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Christopher Cardona, quality assurance coordinator, Laboratory Services, YNHH (third from left), practiced giving corrective feedback during a recent simulation training for safety coaches. 

Safety coaches help us keep HRO behaviors at the forefront 

Since Yale New Haven Health began its high reliability organization (HRO) journey in 2014, staff at each delivery network have received training on high reliability principles, behaviors and practices. 
This training empowers staff to do their part to prevent errors and improve safety by using techniques embedded in the five CHAMP behaviors: Communicate clearly; Handoff effectively; Attention to detail; Mentor each other for 200% accountability; and Practice and accept a questioning attitude. 

People request cross-checks and three-way repeat backs to watch out for one another and confirm verbal communications and tasks. We “stop the line” when clarity is needed in a situation, and to validate and verify that the correct patient is receiving the correct procedure, treatment or medication.  

These skills and behaviors help us identify potential errors before they occur and harm reaches patients. To sustain a culture of safety and high reliability and keep safety at the forefront of care, we must practice HRO behaviors for every patient in every interaction. 

That’s where safety coaches come in.

Safety coaches are employees who have received training on HRO CHAMP behaviors, highlight these behaviors in their departments and provide feedback to their team members to reinforce the use of these behaviors. Having safety coaches embedded within units and departments creates opportunities to review CHAMP behaviors in smaller, more personal work environments such as staff meetings and daily huddles. 

“Safety coaches mentor and encourage others to speak up for safety through words and actions,” said Heather Buono, safety and quality specialist, YNHHS. “We’ve seen a substantial and sustained reduction in serious safety events since we began our HRO journey, and a large part of that is due to the safety coaches.”

To become a safety coach, staff learn how to observe daily practices; facilitate habit formation; gather and share safety stories; provide real-time feedback to peers; and communicate vital safety information and concerns. During hands-on training in the Yale Center for Medical Simulation, coaches practice giving and receiving both positive and corrective feedback under various conditions in different scenarios. Coaches at a recent simulation session said this helps them feel comfortable suggesting behavior changes to others.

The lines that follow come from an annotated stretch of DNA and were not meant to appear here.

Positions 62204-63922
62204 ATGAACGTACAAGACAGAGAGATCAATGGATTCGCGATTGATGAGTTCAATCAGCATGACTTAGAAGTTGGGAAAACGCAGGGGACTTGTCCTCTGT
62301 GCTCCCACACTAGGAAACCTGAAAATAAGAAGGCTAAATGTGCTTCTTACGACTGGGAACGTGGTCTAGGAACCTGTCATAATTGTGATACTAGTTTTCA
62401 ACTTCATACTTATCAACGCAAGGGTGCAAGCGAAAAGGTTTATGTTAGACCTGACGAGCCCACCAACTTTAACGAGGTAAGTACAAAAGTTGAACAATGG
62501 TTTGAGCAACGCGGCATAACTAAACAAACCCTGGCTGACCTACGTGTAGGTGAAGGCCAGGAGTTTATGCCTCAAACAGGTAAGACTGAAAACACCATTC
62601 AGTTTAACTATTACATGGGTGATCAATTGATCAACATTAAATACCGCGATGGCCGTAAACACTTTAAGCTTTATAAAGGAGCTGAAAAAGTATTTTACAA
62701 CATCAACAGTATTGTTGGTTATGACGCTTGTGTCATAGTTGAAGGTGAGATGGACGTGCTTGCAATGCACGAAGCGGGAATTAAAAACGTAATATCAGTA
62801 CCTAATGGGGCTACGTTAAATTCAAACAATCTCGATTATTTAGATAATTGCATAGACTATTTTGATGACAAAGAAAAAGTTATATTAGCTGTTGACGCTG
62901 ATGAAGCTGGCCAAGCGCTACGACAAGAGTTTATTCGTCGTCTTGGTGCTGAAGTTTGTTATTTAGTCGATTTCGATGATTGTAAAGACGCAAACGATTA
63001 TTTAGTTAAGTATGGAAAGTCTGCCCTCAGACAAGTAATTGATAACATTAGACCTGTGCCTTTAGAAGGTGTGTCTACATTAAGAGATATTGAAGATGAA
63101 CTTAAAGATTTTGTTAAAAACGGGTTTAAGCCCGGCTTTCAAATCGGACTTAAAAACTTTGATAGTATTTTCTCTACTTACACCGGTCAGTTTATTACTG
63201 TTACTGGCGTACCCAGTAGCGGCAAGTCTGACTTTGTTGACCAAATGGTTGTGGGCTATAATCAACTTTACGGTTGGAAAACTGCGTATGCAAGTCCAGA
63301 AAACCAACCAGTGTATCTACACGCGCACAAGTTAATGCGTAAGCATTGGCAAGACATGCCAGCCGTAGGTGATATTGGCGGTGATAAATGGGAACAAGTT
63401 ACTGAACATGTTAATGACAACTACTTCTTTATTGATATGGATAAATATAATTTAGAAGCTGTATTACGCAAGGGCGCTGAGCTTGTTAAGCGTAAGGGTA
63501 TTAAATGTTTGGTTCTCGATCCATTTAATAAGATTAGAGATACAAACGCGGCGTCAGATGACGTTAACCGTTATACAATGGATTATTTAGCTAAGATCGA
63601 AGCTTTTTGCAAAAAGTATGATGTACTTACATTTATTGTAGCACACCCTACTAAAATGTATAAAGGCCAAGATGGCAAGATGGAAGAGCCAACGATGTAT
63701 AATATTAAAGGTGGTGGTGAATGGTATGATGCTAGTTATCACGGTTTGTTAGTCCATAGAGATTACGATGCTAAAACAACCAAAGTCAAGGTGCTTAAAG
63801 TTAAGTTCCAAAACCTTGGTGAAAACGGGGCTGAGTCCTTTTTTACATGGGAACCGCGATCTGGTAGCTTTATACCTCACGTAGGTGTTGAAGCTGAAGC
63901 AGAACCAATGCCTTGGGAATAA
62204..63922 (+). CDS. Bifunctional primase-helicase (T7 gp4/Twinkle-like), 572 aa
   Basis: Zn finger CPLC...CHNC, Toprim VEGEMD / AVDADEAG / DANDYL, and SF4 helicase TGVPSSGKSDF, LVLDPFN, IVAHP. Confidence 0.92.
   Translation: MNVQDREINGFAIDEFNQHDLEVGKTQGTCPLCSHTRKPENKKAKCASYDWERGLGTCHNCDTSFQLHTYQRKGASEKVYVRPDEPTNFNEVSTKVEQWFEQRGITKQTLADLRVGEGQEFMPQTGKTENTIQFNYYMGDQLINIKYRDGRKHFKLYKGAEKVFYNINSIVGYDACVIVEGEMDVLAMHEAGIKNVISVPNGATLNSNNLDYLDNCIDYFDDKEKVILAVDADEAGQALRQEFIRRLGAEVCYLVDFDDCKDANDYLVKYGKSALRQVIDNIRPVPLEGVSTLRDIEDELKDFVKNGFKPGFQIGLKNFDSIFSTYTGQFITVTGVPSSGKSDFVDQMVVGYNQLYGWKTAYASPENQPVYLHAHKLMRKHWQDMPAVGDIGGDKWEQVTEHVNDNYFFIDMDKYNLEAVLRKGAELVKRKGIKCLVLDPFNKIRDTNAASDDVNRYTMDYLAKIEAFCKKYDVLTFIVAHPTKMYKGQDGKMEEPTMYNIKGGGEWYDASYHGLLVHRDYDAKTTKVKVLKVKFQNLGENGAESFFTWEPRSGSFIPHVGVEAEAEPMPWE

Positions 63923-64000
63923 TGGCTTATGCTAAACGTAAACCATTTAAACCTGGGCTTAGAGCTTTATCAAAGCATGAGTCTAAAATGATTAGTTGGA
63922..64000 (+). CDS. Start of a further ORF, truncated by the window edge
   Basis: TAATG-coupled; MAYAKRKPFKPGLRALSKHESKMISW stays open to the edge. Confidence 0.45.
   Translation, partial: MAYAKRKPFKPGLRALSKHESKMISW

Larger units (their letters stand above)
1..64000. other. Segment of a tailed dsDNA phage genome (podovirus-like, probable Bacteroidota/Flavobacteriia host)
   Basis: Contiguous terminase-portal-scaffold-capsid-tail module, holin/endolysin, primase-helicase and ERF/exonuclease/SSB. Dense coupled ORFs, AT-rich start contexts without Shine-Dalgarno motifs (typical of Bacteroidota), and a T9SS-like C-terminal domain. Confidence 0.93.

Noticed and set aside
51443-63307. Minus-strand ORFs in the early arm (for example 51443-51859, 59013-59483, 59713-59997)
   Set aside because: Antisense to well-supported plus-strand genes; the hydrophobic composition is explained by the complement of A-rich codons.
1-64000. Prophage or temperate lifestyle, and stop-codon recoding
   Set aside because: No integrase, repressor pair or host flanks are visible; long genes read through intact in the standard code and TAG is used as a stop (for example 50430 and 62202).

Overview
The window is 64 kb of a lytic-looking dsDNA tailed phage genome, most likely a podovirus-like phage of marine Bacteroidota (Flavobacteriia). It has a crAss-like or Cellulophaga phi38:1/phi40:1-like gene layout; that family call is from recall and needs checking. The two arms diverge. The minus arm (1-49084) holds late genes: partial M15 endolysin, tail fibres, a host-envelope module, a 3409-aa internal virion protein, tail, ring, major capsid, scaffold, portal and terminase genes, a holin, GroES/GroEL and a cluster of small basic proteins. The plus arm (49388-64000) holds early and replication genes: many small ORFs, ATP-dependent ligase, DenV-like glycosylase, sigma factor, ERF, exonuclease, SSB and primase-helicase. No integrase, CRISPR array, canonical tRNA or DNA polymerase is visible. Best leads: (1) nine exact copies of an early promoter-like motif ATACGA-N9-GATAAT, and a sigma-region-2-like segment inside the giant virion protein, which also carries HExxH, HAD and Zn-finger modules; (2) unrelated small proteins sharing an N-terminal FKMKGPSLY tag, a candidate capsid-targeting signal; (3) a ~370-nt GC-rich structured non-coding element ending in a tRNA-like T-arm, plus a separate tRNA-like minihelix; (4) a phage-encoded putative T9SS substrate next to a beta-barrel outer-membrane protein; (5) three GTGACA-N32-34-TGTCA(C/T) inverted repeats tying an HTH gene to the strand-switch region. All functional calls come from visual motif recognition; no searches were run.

“I welcomed the chance to better understand my role and share my insights with staff,” said Susan Cavanaugh, senior physical therapist, Long Ridge Medical Center, Greenwich Hospital, a safety coach for two years. “The training has empowered me to raise concerns when a situation warrants it, and I am hoping that I can empower others to speak up when they have a concern.”   

“Coaches create a culture where everyone practices a questioning attitude,” said Eric Gilson, pharmacy technician, Central Pharmacy, Yale New Haven Hospital.  “By deepening my understanding of CHAMP behaviors and how to utilize them, I hope to mentor my fellow technicians and help our health system get even closer to zero events of harm.” 

The opportunity to share best practices with other YNHHS safety coaches is a valuable component of the training, said Andre McBean, quality assurance coordinator, Laboratory Medicine, YNHH. “Team effort is the best way to ensure we are all capable of supporting a safe environment – that we need to trust each other in making better and safer decisions,” he said. 

Jasmine Jackson, specialty pharmacy liaison, YNHHS Outpatient Pharmacy Services (OPS), was eager to sign up for safety coach training. “I wanted to help not just our patients, but also help my colleagues better use CHAMP behaviors,” she said. “At OPS, it is critical to have clear communication to effectively hand off any situation. Attention to detail and holding each other accountable with a questioning attitude are what make us successful.” 

The ultimate goal is for all clinical and nonclinical departments to have a safety coach.

“As CHAMP states, we should be mentoring each other for 200% accountability,” said Buono. “As safety coaches, we are, in effect, training staff to train each other. We all help each other to prevent mistakes and keep our patients safe.” 

An upcoming safety coach simulation is scheduled for June 12 at the Yale Center for Medical Simulation. For details about becoming a safety coach, contact Heather Buono, [email protected]